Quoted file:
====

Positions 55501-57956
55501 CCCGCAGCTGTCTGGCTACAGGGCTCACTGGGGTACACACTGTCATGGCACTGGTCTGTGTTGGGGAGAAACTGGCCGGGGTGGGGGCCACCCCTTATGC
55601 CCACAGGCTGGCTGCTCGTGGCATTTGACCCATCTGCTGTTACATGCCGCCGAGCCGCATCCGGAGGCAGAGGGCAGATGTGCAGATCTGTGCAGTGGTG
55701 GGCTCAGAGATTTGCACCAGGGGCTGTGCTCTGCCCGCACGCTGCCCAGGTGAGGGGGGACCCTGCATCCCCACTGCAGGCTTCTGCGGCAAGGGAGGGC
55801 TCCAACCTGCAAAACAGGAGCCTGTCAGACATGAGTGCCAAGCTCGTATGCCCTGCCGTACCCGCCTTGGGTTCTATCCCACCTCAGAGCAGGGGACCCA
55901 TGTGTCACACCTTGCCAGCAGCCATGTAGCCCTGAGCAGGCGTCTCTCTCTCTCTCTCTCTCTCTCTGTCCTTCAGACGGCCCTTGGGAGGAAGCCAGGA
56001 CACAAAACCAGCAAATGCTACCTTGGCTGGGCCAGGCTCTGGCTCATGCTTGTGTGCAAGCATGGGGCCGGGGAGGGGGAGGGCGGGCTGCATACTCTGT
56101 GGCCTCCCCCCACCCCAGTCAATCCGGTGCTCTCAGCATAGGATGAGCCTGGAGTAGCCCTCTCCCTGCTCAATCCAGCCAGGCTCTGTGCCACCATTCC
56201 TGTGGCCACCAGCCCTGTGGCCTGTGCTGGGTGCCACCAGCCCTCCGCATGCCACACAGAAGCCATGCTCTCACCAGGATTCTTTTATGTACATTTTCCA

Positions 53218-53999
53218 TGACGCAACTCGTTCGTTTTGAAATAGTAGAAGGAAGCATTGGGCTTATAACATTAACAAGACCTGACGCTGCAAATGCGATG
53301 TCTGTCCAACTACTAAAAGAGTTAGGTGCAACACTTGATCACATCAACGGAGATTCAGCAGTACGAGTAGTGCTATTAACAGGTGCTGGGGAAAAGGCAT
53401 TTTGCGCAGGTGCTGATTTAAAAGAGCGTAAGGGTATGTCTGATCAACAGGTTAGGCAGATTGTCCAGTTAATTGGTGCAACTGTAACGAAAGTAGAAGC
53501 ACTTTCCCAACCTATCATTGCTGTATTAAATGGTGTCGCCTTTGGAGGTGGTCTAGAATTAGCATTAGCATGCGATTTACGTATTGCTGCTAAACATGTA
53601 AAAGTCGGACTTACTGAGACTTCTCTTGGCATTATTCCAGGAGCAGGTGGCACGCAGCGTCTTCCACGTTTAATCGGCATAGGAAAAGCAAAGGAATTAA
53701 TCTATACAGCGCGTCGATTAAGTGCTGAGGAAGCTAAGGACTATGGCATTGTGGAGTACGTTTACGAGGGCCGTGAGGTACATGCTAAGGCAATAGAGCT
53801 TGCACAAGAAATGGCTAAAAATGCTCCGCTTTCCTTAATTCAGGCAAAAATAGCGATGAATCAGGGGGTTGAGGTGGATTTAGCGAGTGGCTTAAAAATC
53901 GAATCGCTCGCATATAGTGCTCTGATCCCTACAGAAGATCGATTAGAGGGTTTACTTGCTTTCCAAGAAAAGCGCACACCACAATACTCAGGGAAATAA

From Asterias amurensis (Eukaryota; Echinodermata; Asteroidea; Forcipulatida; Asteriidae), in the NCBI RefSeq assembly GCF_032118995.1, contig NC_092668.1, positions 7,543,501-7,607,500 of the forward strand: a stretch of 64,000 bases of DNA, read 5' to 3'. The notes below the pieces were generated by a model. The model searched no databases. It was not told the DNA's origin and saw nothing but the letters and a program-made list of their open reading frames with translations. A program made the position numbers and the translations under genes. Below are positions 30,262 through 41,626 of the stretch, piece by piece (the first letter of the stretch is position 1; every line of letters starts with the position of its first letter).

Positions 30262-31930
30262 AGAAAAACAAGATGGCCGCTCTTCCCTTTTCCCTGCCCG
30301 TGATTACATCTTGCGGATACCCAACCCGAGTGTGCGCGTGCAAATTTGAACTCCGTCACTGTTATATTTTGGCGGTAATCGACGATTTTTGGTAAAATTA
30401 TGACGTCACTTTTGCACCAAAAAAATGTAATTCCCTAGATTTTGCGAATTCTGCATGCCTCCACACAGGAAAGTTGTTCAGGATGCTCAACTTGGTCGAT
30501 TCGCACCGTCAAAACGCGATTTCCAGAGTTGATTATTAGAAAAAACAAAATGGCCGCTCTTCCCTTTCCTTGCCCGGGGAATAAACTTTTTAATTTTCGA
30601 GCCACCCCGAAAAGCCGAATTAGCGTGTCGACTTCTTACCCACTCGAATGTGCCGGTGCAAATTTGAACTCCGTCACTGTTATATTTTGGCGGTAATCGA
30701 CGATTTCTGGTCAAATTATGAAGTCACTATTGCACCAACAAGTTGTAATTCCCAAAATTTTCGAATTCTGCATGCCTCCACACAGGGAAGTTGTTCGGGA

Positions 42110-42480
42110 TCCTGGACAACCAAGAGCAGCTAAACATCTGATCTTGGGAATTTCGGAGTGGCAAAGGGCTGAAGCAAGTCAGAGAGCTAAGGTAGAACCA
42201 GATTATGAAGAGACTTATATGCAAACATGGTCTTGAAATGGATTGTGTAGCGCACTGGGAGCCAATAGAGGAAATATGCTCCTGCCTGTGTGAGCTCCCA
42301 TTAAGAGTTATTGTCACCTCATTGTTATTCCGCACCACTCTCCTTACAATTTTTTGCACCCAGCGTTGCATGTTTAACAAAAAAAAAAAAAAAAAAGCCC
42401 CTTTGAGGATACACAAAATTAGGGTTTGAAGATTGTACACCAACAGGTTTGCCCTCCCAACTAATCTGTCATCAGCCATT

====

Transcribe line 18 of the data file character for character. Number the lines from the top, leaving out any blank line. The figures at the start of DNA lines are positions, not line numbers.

53901 GAATCGCTCGCATATAGTGCTCTGATCCCTACAGAAGATCGATTAGAGGGTTTACTTGCTTTCCAAGAAAAGCGCACACCACAATACTCAGGGAAATAA